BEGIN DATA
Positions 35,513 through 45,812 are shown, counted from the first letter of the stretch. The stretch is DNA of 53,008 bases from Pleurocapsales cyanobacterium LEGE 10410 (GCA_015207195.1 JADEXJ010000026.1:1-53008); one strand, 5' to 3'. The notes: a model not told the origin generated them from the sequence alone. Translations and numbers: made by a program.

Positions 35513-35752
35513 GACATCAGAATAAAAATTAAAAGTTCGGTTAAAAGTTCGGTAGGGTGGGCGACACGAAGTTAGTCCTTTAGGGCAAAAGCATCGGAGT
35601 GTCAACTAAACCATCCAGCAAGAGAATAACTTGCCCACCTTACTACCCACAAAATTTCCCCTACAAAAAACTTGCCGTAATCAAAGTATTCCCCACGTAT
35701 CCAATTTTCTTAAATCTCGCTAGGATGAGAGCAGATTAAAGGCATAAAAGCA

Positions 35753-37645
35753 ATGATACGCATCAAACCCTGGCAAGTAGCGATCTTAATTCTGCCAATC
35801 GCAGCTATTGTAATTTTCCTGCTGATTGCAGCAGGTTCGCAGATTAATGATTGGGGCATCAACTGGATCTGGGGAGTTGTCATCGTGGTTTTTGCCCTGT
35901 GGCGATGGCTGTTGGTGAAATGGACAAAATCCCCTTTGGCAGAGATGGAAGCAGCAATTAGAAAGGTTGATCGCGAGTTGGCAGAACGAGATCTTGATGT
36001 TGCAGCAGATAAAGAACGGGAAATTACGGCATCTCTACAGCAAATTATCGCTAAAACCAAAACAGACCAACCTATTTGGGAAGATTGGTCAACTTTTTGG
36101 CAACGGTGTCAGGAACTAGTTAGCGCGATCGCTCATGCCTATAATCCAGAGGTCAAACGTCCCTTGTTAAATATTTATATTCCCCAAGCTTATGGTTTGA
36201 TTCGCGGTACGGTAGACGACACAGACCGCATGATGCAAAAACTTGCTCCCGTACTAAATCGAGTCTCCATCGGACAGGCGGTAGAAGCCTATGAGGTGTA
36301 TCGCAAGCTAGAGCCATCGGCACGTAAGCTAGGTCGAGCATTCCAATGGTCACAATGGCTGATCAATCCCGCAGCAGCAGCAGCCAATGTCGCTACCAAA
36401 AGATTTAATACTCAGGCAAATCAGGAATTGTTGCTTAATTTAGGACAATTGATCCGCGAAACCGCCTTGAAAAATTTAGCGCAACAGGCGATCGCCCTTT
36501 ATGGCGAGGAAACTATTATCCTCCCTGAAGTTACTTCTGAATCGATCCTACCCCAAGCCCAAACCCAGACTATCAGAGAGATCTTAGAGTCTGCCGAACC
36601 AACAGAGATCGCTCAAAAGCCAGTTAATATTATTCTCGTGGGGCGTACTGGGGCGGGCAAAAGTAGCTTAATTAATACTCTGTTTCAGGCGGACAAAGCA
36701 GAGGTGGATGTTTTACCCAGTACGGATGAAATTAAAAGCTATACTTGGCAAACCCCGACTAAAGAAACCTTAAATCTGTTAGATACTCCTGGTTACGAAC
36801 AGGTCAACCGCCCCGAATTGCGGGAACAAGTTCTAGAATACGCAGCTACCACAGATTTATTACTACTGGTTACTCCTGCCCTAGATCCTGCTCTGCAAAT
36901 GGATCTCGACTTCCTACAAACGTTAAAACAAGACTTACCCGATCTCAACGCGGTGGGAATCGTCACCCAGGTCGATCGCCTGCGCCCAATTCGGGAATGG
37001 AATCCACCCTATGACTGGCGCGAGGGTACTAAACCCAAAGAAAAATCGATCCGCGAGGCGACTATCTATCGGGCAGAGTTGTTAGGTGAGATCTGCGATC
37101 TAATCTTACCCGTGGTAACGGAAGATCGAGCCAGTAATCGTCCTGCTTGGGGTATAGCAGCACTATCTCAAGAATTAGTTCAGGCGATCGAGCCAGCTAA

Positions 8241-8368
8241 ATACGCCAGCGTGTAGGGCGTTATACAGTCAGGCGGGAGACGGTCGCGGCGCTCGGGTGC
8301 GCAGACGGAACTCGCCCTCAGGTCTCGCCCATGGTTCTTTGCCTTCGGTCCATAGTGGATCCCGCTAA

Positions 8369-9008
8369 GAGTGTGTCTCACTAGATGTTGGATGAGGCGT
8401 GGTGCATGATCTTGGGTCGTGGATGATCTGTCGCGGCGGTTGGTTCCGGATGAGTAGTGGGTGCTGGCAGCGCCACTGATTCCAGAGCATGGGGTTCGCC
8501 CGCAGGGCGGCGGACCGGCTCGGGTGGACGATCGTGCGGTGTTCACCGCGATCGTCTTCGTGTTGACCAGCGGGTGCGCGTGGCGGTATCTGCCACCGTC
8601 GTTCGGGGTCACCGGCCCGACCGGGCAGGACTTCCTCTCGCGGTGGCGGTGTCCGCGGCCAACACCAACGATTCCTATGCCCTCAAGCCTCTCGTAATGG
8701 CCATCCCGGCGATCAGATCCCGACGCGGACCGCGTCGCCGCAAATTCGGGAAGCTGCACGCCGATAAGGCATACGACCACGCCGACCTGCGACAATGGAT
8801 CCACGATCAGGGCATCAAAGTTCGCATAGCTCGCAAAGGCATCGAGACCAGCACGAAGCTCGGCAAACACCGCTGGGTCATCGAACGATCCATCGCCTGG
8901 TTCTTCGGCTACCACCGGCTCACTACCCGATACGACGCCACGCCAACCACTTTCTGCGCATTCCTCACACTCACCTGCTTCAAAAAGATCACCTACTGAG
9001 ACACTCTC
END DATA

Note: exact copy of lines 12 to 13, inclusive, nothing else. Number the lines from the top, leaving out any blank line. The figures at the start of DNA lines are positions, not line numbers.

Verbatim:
36201 TTCGCGGTACGGTAGACGACACAGACCGCATGATGCAAAAACTTGCTCCCGTACTAAATCGAGTCTCCATCGGACAGGCGGTAGAAGCCTATGAGGTGTA
36301 TCGCAAGCTAGAGCCATCGGCACGTAAGCTAGGTCGAGCATTCCAATGGTCACAATGGCTGATCAATCCCGCAGCAGCAGCAGCCAATGTCGCTACCAAA